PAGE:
Batching Your Success

   How are you batching tasks in your life? And how can you take that practice further, to take your success further?

   We all know about batch cooking, preparing the weeks meals ahead of time so that we save time during the week. This let's us focus on cooking when we're cooking, and the rest of our lives when we aren't. This practice saves us time when implemented well. And that valuable resource, time, can be reallocated towards our other goals. 

   So why don't many of us batch other tasks? 

   This is a practice I have been doing for years, and it works wonders for improving my outcomes professionally. I decide the night before exactly what related tasks I will be working on the next day. This helps me be more efficient, effectively getting more done. And because I am focused on one area at a time, the quality of my results improves as I don't need to switch cognitively between different unrelated action items throughout the day. 

   I do this by spending a couple of minutes preparing at the end of each day. Rather than grinding right until quitting time, I will take 15-20 minutes at the end of the day to get ready for the following day. This process provides some huge benefits in two main areas. 

   The first benefit, my efficiency. In those last 15 minutes, I can source the data and reports that I will need first thing the next morning. Having those files open on my desktop enables me to jump right into those important tasks without extra mental efforts the next morning. I don’t need to think about the long list of to-do items first thing in the morning, I already know what I’ve selected to do. And that simple process saves some of those important decision-making “juices” for later in the day. Prioritizing this way also helps me group my to-do list into general areas. As an accountant, I will batch tasks such as vendor expense reconciliations and payments, since these are both related to corporate expenses. Another day I will deal with invoicing, analyzing outstanding receivables, and forecasting future revenues. Again, these tasks all have a similarity. Once I know what the day will be spent on, I can forget about the other aspects of the business, knowing that the time for analysis and reporting is scheduled for another day.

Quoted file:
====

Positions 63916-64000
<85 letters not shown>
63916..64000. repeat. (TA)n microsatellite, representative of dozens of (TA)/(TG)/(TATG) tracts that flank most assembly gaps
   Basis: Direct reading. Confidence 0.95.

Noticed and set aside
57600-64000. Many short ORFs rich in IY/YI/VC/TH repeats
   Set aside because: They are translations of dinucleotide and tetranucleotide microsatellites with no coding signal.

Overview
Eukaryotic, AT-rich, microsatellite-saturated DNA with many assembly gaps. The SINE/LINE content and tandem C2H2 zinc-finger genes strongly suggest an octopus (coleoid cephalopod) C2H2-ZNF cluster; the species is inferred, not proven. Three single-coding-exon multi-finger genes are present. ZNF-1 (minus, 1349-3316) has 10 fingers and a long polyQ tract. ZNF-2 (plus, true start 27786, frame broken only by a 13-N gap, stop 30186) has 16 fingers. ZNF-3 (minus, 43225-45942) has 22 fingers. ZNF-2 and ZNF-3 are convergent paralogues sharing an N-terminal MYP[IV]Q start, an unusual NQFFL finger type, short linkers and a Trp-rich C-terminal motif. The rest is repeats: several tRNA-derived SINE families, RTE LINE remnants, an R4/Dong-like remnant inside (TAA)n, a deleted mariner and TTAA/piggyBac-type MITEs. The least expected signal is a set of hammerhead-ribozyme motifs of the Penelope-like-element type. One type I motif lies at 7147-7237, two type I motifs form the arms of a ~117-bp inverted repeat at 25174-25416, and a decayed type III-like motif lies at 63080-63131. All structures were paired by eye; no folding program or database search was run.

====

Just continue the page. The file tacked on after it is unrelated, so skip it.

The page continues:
Many of the ultra-successful have practices like this. Joel Osteen, the iconic pastor and world-class orator, batches his tasks. Certain days are dedicated exclusively to reading, generating ideas. Other days are spent entirely on writing his weekly speech. And yet other days are dedicated to practicing that speech. By batching his tasks, he is able to produce a brand new key-note speech each and every week. That is the power of batching. That is how you can batch your success.

   The second benefit is more subtle, but exceptionally powerful. By spending the last few minutes every day closing down that day’s tasks, and planning for the morrow, I am effectively closing down my work day. This helps me leave work at work.

   We’ve all had days where we don’t get what we wanted done. We show up and it seems the whole business went up in flames since we last looked. All our carefully laid plans are thrown out the window. Spending the last few minutes of the day setting plans of attack for the following day helps us stay in control. And knowing you have a plan before you head home helps you leave some of that chaotic stress from the office at the office, and not bringing that frenzy of stress and negative energy into the home.

   Batching tasks helps us operate more efficiently, which allows us more time for everything else. Our productivity increases, and our results become of higher quality. This is an exceptionally powerful strategy for achieving career success, as getting more work done, of higher quality is certainly a way to increase our professional value. And once the day is done, we can plan our batched tasks for tomorrow. This helps us leave work at work, and promotes a healthier home-life. Success is sustainable only when we lead a healthy, balanced life. Batching for success can help us achieve that.

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